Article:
|Veröffentlichungsdatum||24. Jan. 2006|
|Eingetragen||25. Juni 2003|
|Prioritätsdatum||25. Juni 2003|
|Auch veröffentlicht unter||US20040264214|
|Veröffentlichungsnummer||10603097, 603097, US 6989997 B2, US 6989997B2, US-B2-6989997, US6989997 B2, US6989997B2|
|Erfinder||Ming Xu, Fred C. Lee|
|Ursprünglich Bevollmächtigter||Virginia Tech Intellectual Properties, Inc.|
|Zitat exportieren||BiBTeX, EndNote, RefMan|
|Patentzitate (3), Referenziert von (64), Klassifizierungen (11), Juristische Ereignisse (7)|
|Externe Links: USPTO, USPTO-Zuordnung, Espacenet|
The present invention relates generally to electrical power supplies. More particularly, it relates to buck DC—DC converters having a resonant capacitor and resonant inductor that provide increased efficiency and reduced output voltage.
Buck converters are commonly used in electronics for changing the voltage or polarity of a power supply. They are often used to provide low voltage, high current output power. Buck converters typically employ two electronic switches (typically MOSFETs) in combination with an output inductor. The switches are alternately turned on, thereby providing voltage pulses to the output inductor.
During portions (dead times) of the switching cycle, both switches are off. When both switches are off, the output inductor produces freewheeling current that flows through the integral body diode of one of the switches. Body diode current produces substantial energy loss due to the forward-bias voltage drop across the diode, thereby reducing the energy efficiency of the buck converter. Additionally, reverse recovery loss occurs when the body diode later becomes reverse-biased. In order to improve the efficiency of buck converters, body diode conduction and reverse recovery losses must be reduced.
In order to provide buck converters with small size and weight, and reduced cost, it is best to operate the buck converter at high frequency. However, energy loss from both body diode conduction and reverse recovery increase dramatically with increasing operating frequency. In this way, body diode conduction and reverse recovery tend to limit the maximum operating frequency of buck converters.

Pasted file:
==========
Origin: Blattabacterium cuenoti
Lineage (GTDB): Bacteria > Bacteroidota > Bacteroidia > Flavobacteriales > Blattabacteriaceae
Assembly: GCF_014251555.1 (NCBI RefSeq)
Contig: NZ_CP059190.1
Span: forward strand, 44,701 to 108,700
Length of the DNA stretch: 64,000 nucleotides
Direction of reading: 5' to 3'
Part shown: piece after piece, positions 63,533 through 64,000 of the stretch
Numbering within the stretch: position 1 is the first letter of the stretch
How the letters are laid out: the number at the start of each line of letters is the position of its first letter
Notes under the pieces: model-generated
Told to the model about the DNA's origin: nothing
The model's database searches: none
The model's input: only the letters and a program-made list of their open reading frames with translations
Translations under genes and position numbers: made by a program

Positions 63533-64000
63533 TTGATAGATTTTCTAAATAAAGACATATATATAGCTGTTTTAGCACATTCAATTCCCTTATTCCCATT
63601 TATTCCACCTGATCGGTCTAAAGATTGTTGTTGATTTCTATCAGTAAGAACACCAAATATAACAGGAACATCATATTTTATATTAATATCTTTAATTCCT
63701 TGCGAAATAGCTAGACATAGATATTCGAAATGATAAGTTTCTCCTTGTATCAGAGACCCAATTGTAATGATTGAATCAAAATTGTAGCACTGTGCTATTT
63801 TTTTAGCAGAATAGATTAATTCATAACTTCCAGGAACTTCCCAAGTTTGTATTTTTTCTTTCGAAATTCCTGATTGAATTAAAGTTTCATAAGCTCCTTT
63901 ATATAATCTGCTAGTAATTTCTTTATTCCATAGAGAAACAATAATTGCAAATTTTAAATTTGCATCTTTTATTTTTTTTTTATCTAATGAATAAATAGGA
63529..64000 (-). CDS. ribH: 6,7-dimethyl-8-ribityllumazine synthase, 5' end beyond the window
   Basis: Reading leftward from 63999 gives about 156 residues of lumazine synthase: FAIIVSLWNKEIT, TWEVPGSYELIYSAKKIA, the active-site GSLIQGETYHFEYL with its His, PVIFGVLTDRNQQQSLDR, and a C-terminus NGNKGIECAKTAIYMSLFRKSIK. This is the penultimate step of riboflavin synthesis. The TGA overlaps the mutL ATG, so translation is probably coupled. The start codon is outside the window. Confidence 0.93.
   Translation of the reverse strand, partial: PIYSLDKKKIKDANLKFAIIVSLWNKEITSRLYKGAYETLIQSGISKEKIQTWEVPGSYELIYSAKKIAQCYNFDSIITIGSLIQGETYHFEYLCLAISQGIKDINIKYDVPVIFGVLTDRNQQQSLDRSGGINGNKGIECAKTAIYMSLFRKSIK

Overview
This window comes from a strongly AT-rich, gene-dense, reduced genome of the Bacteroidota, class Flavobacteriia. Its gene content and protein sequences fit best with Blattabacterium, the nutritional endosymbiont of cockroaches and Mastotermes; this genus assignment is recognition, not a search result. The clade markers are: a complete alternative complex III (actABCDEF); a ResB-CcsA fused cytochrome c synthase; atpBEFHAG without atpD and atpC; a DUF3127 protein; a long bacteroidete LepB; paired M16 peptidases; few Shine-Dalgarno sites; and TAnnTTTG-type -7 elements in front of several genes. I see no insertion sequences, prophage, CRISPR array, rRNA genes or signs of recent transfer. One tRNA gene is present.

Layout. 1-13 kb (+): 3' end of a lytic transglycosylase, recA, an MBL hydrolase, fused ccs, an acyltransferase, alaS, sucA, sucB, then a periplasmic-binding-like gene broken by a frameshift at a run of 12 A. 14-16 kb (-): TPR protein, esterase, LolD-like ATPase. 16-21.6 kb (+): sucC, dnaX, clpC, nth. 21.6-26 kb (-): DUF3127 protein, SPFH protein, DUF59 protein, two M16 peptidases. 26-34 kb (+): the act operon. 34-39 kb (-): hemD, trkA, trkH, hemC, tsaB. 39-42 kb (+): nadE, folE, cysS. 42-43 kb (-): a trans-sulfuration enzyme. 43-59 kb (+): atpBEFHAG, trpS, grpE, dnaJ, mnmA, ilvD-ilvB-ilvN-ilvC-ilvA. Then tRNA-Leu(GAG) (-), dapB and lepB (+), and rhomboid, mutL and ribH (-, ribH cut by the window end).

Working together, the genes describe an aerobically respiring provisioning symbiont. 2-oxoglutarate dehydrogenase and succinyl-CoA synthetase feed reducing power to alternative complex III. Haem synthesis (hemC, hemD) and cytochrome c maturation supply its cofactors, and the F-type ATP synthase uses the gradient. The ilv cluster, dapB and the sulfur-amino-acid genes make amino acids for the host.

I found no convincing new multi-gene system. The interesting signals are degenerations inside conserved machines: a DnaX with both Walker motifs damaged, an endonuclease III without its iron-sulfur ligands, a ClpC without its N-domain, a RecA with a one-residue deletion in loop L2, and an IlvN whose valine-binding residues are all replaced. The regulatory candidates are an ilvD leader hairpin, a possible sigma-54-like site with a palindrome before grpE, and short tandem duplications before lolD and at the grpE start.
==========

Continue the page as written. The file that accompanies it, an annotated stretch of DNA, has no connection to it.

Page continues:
Also, state of the art microprocessors and digital electronics require exceptionally low supply voltages at high current. In order to provide such electrical power from a fixed-voltage DC supply, the power supply must have a greater voltage step-down ratio. However, a high voltage step-down ratio is typically accomplished by reducing the duty cycle of the buck switches, which tends to increase switching losses. The switching losses are also increased by high frequency operation.
Additionally, it is noted that conventional buck converters operate the switches in hard switching mode. That is, the switches are conducting current when they are turned off, and they have voltage applied when they are turned on. Hard switching results in large switching loss and reduced reliability of the switches. It would be an advance in the art of buck converter design to provide a buck converter that has soft switching or nearly-soft switching (i.e. zero- or low-voltage at turn-on, and zero- or low-current at turn off).
More generally, it would be an advance in the art of buck converter design to provide a buck converter having reduced switching loss, body diode current loss and soft switching. Such a buck converter could operate with very high efficiency compared to conventional buck converters, and could operate at high frequency. High frequency capability can provide many benefits such as smaller size and weight, and reduced cost.